Dolphin Delight in False Bay

It is not uncommon to see dolphins in False Bay but this week locals and visitors have been treated to spectacular dolphin displays! It is too glorious to see these incredible animals in their natural habitat and having so much fun!

Photo: Melville Harding

Photo: Melville Harding

A huge thanks to the Fish Hoek Beach Facebook Group who have been super stars at posting pictures and giving updates to the location of the dolphins all week.  Photos courtesy of Melville Harding.

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And Some more photos from Melville Harding! Thank you so much!

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Just love this video posted by Lorraine Lemmon-Warde. Taken on Wednesday 29th May around 10am!  The Dolphins were in Fish Hoek and dashed off at high speed to find more fish! Look out for the fisherman at the end…


Some Interesting Facts about Dolphins

Dolphins are of the aquatic mammal family Delphinidae. It is estimated there are between 30 to 40 species of dolphins.

Although they live in water, dolphins are mammals and breath air through their blowhole, which is located at the top of their head. Some types of dolphins must rise to the surface to breathe every 20 to 30 seconds while others can hold their breath as long as 30 minutes.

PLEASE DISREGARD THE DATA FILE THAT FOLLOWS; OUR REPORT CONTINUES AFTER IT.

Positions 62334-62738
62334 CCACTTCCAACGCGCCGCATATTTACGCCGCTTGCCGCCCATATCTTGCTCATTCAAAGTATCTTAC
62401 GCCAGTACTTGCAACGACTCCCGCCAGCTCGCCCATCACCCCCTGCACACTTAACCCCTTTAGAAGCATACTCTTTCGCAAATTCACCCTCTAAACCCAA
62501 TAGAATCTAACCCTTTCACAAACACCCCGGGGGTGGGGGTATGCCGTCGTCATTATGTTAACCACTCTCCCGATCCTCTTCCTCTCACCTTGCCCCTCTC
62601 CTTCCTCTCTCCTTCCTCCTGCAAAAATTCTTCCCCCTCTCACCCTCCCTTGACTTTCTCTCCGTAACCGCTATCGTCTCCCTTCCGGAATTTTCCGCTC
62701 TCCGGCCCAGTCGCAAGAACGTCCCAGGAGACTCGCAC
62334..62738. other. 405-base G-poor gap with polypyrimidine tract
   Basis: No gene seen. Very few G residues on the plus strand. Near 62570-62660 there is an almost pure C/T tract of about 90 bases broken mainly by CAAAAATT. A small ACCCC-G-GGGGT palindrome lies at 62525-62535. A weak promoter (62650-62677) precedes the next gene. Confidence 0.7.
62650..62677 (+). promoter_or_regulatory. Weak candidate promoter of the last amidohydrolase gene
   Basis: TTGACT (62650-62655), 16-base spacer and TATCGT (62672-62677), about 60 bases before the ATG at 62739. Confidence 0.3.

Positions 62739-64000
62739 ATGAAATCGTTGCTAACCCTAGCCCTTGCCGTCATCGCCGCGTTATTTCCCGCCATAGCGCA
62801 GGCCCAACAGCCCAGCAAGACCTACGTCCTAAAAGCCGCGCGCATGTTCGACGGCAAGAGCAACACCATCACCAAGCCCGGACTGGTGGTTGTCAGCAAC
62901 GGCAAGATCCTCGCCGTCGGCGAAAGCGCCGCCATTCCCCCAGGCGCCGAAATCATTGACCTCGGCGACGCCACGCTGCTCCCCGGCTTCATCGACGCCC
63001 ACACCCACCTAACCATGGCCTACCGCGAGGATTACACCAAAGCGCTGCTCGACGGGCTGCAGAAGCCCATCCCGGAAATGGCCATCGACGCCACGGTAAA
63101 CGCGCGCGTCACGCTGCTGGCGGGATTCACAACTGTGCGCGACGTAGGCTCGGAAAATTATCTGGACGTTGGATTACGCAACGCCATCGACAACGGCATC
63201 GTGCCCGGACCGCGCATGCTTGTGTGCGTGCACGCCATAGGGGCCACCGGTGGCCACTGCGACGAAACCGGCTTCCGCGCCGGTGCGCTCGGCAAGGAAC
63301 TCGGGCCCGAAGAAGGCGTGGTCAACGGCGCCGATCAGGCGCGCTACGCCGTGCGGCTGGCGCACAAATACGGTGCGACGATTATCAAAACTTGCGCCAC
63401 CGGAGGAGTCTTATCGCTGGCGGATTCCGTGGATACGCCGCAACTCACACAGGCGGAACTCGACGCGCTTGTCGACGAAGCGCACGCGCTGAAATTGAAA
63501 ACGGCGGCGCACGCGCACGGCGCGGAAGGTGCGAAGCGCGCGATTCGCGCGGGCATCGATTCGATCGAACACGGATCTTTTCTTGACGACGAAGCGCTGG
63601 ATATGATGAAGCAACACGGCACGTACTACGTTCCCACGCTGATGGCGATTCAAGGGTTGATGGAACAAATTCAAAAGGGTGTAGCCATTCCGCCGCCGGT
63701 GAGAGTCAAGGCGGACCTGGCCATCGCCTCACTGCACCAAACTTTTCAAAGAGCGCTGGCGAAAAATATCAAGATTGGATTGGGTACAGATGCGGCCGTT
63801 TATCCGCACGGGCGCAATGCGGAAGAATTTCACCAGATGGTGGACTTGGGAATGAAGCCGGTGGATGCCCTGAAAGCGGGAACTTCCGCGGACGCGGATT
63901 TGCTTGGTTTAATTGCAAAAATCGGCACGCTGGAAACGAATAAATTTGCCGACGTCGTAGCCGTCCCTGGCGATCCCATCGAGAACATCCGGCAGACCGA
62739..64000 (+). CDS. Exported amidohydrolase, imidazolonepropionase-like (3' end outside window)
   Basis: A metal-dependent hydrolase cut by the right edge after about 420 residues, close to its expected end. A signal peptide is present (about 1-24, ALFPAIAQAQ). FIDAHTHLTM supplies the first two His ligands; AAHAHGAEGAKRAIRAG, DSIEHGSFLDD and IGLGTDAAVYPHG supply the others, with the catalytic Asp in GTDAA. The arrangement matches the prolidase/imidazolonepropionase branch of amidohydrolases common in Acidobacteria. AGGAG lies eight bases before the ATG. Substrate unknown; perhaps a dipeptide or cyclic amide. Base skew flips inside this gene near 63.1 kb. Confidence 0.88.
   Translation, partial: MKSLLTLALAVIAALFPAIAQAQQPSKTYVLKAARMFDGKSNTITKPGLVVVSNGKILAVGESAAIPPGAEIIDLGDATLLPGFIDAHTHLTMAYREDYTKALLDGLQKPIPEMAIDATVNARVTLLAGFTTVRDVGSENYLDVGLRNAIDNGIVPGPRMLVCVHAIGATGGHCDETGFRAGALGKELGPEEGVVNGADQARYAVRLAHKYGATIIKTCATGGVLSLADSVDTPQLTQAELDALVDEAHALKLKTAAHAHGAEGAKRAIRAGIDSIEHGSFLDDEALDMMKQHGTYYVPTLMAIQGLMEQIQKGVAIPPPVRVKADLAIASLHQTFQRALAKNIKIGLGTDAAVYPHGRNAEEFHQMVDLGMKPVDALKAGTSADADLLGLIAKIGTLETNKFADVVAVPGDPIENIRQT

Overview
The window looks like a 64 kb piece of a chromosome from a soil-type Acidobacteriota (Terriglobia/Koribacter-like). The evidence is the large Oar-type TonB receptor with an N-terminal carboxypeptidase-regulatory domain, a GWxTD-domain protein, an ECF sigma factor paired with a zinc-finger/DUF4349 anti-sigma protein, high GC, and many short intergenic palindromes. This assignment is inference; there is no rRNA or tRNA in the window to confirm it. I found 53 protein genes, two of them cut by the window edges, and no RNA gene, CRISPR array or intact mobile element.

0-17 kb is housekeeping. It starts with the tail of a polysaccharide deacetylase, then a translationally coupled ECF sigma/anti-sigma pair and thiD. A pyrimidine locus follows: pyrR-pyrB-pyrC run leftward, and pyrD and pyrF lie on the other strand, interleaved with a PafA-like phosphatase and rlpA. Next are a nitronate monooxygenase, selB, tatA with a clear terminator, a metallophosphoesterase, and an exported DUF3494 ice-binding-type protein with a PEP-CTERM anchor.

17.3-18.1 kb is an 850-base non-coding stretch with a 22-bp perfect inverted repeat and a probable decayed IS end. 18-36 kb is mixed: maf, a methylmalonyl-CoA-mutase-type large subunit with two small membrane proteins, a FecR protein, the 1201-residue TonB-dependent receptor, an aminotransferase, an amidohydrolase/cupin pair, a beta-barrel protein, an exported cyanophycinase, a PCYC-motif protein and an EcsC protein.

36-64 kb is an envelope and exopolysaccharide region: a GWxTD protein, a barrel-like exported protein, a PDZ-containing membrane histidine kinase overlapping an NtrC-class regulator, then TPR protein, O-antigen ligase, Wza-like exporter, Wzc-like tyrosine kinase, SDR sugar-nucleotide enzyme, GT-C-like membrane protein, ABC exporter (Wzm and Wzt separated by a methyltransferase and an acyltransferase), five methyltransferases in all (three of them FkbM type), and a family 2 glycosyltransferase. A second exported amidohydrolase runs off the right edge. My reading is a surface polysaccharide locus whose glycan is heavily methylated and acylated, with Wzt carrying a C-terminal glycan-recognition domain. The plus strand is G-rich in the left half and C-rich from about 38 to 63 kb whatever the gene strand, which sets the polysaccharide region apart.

Dolphins are highly social, playful, curious and intelligent. They live in groups or families called Pods.

Dolphins sleep by resting one half of their brain at a time so that one eye is always open. This allows them to rise to the surface to breathe and to protect themselves from predators.

Male dolphins are called Bulls and female dolphins are called Cows.

A baby dolphin is called a calf. Baby dolphins are born tail first and suckle from their mother for up to 4 years. Mother dolphins produce milk that is extremely rich in fat, often up to 50 percent.

Each dolphin has its own signature whistle to identify itself.

Dolphins have excellent vision and well-developed eyes.

Dolphins are carnivores eating mostly fish and squid and sometimes crustaceans.

Dolphins have a thick layer of fat under their skin called blubber, which helps them to keep warm.

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